May 1, 2009 | American Society of Registered Nurses®
Journal of Nursing

100th Allogeneic Stem Cell Transplant Performed at Mayo Clinic

SCOTTSDALE, AZ (ASRN.ORG)- A 76-year-old Scottsdale man is the 100th patient at Mayo Clinic to receive an allogeneic stem cell transplant since the program began in 2003.

Allogeneic stem cell transplantation involves collecting healthy stem cells from a donor, either a relative, or from an unrelated donor who is evaluated for compatibility. In the case of an unrelated donor, a search of the National Marrow Donor Program registry of people who were previously screened to be potential donors takes place. Once a match is found, the donor's healthy cells are then transfused into the recipient to help rebuild the immune system.

Patients undergoing an allogeneic stem cell transplant first receive high doses of chemotherapy and/or radiation therapy to eradicate cancer cells and to prepare the immune system to be able to prevent rejection of donor cells.

The 100th patient, who had previously battled both prostate and pancreatic cancer, was found to be healthy enough to withstand the transplant, even though at the time of the transplant he was 75, making him Mayo's oldest such transplant recipient. The patient's healthy lifestyle and very fit condition are credited for allowing him to be a candidate for the procedure.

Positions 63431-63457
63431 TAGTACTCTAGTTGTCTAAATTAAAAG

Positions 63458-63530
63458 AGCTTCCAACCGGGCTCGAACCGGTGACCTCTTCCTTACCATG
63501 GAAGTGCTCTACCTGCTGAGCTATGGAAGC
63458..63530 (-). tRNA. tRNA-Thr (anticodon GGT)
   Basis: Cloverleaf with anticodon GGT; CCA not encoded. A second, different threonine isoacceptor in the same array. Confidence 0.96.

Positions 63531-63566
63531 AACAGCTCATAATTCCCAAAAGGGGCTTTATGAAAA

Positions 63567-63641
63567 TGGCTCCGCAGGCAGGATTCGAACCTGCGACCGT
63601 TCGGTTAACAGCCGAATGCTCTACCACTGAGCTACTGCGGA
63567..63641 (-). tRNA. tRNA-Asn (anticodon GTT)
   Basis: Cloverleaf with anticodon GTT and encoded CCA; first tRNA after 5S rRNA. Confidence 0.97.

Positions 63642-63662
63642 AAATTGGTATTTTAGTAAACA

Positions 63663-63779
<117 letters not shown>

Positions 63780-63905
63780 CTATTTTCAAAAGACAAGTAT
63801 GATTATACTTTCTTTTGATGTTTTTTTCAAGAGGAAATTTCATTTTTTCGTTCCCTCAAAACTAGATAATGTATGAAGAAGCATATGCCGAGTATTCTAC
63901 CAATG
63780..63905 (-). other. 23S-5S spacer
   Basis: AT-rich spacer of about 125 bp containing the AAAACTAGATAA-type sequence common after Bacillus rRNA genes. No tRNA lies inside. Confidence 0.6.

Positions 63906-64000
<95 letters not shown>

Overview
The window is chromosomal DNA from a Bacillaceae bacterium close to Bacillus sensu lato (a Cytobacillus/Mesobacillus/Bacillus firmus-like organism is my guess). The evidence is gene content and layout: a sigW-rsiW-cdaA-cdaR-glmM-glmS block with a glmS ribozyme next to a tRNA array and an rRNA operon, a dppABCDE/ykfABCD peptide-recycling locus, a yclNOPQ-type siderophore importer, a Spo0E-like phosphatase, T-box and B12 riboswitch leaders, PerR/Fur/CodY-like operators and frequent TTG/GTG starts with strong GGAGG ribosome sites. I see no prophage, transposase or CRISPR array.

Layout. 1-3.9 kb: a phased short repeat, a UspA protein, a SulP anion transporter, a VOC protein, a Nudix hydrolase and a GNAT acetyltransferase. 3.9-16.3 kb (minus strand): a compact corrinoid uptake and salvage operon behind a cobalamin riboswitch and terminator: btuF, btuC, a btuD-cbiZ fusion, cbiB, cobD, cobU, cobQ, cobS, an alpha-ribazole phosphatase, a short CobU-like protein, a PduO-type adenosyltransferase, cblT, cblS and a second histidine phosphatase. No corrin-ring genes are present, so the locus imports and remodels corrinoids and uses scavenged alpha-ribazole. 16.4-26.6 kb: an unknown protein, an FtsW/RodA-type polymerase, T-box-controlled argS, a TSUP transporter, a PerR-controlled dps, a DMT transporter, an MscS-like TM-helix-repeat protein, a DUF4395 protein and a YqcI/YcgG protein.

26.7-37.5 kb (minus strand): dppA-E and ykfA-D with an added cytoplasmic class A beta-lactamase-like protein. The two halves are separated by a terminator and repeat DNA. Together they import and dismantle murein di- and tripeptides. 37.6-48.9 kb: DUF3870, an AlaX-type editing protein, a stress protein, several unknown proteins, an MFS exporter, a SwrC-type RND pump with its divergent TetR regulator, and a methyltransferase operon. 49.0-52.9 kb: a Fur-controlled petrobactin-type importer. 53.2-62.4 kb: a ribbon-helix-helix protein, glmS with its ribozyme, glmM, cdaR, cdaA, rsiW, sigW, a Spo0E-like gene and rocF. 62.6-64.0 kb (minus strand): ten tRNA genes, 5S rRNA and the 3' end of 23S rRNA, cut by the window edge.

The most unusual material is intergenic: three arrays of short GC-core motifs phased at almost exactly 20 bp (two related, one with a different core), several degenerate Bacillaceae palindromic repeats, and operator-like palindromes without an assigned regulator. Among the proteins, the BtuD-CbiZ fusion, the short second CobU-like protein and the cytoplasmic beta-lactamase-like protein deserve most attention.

The patient celebrated his birthday and reported he was feeling healthy and strong and looking forward to visits with his family. The patient had been diagnosed with leukemia.

"This 100th stem cell transplant milestone - and our program's overall success - is really the result of Mayo's integrated team of specialists who treat the individual patient, rather than a disease in isolation," said James Slack, M.D., Division of Hematology/Oncology/Blood and Marrow Transplant.

Mayo Clinic in Arizona was the first medical center in the Southwest to provide a bone marrow transplant program and is one of only 15 transplant centers in the U.S. to be recognized for its high transplant volumes and successful patient outcomes. As a three-site organization (Arizona, Minnesota and Florida), this remains the largest provider of solid organ and bone marrow transplantation in the U.S.

Mayo performs bone marrow transplantation for both adults and children through it's Blood and Marrow Transplant Program.

 

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In this Issue

>Chemotherapy Combination Outcomes Differ For Aged, Younger Colon Cancer Patients

>More Americans Taking Drugs For Mental Illness

>HIV Antibody Tests Unreliable For Early Infections In Teens

>100th Allogeneic Stem Cell Transplant Performed At Mayo Clinic

>Thinking Therapeutically: Scientists In Search Of Smarter Tests And Treatments For Prostate Cancer

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